I took this one:

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Just hanging out with my best bud.

And this one: Continue reading

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Lesson 1248 – Snow bank mining – sure sign of spring

Although we still have a few patches of snow here and there, spring has finally come to New Hampshire. How do we know for sure?

Robins have come back in full force.

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We’re starting to see these in our yards. Continue reading

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Lesson 1247 – The first fart egg of the season

Even though I’m calling this the first fart egg of the season – because we are finally digging out from under our deep litter in the hen house and are uncovering all kinds of things – it’s technically the first fart egg that we’ve *discovered* this season. It certainly could have been laid last fall when our newest crew began laying eggs.

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Fart eggs – a name that brings endless joy and chuckles to our teens – is a trial egg. It’s the result of a young hen who is just starting to get into the business of laying eggs.

When a hen first starts laying, her eggs tend to be smaller than normal. Eventually as the bird’s body gets used to what’s going on, the eggs will get larger and larger until they become full size. Continue reading

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Lesson 1246 – We’ve got your back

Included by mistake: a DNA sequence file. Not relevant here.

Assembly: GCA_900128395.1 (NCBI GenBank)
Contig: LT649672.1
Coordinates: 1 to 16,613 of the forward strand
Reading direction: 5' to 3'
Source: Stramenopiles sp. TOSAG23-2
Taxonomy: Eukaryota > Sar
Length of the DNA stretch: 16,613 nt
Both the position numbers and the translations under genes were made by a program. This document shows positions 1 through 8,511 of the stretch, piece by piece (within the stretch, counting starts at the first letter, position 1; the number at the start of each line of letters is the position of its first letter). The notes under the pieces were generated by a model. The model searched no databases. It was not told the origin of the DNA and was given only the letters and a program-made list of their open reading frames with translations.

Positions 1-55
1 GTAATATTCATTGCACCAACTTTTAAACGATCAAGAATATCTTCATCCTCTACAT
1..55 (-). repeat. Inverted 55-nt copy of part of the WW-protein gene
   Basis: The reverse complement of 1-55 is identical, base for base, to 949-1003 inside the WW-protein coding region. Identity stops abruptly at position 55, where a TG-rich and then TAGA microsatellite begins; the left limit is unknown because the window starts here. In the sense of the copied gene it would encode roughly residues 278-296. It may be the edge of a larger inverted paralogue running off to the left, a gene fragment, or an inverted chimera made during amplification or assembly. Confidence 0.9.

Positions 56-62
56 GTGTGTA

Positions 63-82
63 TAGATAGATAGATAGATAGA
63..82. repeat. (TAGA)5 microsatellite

Ten days ago we had a snow storm. This weekend, the weather was so nice we were able to spend time in the yard cleaning up from the winter and preparing to eat our meals outside once again.

Like a few others in town (I’ve seen you) we hadn’t taken down the Christmas wreath on our porch. (remember we are the family once that kept our Christmas tree up until March 24th because of a birthday wish.) I figured that as long as we were still getting snow, it could remain. Festive is festive.

This weekend we discovered why this may or may not be a good idea. Continue reading

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Lesson 1245 – Time for a rant

I haven’t had a good rant in a while.

As you might know, our property is bordered by woods that are filled with tall pines. As a result we have tons of wildlife (darn those hawks) and a nice diversity of plant life, including the protected Lady Slipper.

A few weeks back, a letter was sent from the town (we are goverend by a town manager and a town council which consists of elected residents – I know, right?) notifying all of the abutters to the woods that the town was going to do “selective cutting” on the trees.

Selective cutting. To me that means a few trees here, a few trees there.

Apparently to our town though, selective cutting means clear cutting a large (interestingly, it’s a house lot size) “landing area for trucks”, as well as cutting down hundreds and hundreds of trees. All day we’ve been hearing tall pines crashing to the ground. Before we couldn’t see our neighbor’s house, now we will be able to tell what book they are reading on their back porch.

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I’m told the town will reap $7,000 from the downed wood. Sap money. Continue reading